Before you even try your hand at decluttering, it should be clear what’s in it for you. Otherwise, you might start asking yourself, “Do I really need to do it?” Of course, the answer is a resounding yes! You don’t want to be missing out on these attractive and practical benefits if you don’t give decluttering a chance.
- To make cleaning and organizing easier
The home can get very busy day in and day out, leaving behind a lot of mess for you to clean up. A decluttered home with just the right number of furnishings can free you up from having to spend long hours or exerting a lot of effort tidying things up.
- To save more money
Decluttering trains you to develop good money habits by buying only the bare essentials instead of going on a shopping and spending spree.
- To reduce stress and anxiety
Not only does decluttering allow you to rediscover a space you’ve forgotten you had, but it also lets you let go of the unwanted stress and anxiety made worse by the chaos surrounding you. Without any excess baggage to weigh you down, you feel a better and deeper appreciation of life.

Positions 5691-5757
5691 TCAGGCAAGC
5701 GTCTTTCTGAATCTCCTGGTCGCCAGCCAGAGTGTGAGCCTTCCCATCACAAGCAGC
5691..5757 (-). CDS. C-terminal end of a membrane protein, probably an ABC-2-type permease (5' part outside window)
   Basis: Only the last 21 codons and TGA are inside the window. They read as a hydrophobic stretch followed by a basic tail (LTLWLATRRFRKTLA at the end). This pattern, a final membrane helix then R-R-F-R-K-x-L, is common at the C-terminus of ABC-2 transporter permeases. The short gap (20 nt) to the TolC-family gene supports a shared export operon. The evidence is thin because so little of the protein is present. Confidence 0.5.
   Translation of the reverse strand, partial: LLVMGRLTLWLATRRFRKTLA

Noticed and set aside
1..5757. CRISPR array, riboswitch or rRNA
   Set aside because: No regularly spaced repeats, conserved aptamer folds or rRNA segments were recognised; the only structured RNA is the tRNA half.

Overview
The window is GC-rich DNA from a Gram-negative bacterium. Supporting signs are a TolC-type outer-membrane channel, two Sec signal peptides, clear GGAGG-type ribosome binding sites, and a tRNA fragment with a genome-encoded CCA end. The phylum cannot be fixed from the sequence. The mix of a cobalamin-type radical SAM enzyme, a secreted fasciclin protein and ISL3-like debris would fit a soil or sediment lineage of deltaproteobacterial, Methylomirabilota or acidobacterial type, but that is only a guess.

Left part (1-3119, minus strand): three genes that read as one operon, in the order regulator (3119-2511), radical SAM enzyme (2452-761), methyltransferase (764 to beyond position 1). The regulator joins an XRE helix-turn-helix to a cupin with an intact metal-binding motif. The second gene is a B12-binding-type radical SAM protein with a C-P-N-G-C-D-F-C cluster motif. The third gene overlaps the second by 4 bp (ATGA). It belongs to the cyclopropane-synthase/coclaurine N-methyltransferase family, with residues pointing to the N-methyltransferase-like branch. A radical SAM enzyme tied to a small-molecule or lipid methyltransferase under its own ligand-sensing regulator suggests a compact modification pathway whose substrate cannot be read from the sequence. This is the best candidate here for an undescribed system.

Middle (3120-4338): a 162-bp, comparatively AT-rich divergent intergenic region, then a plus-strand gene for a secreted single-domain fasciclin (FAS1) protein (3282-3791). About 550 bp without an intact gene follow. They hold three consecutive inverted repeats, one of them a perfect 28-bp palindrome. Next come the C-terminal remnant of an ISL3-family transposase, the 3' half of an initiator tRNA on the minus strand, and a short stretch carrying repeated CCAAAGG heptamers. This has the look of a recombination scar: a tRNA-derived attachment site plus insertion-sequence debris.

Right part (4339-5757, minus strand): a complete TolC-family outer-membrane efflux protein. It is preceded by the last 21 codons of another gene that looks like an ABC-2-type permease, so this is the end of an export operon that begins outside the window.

- To spend more energy on things that matter
Decluttering makes home organization more manageable over time. You no longer feel like you’ve had a long, tiring day; instead, you’re bursting with energy and enthusiasm fulfilling your other tasks or roles.
- To boost productivity and creativity
Clutter can cloud your creative and critical thinking abilities, as there are too many distractions to deal with. By contrast, an uncluttered home clears your mind, giving you a boost of concentration and bringing out your creativity.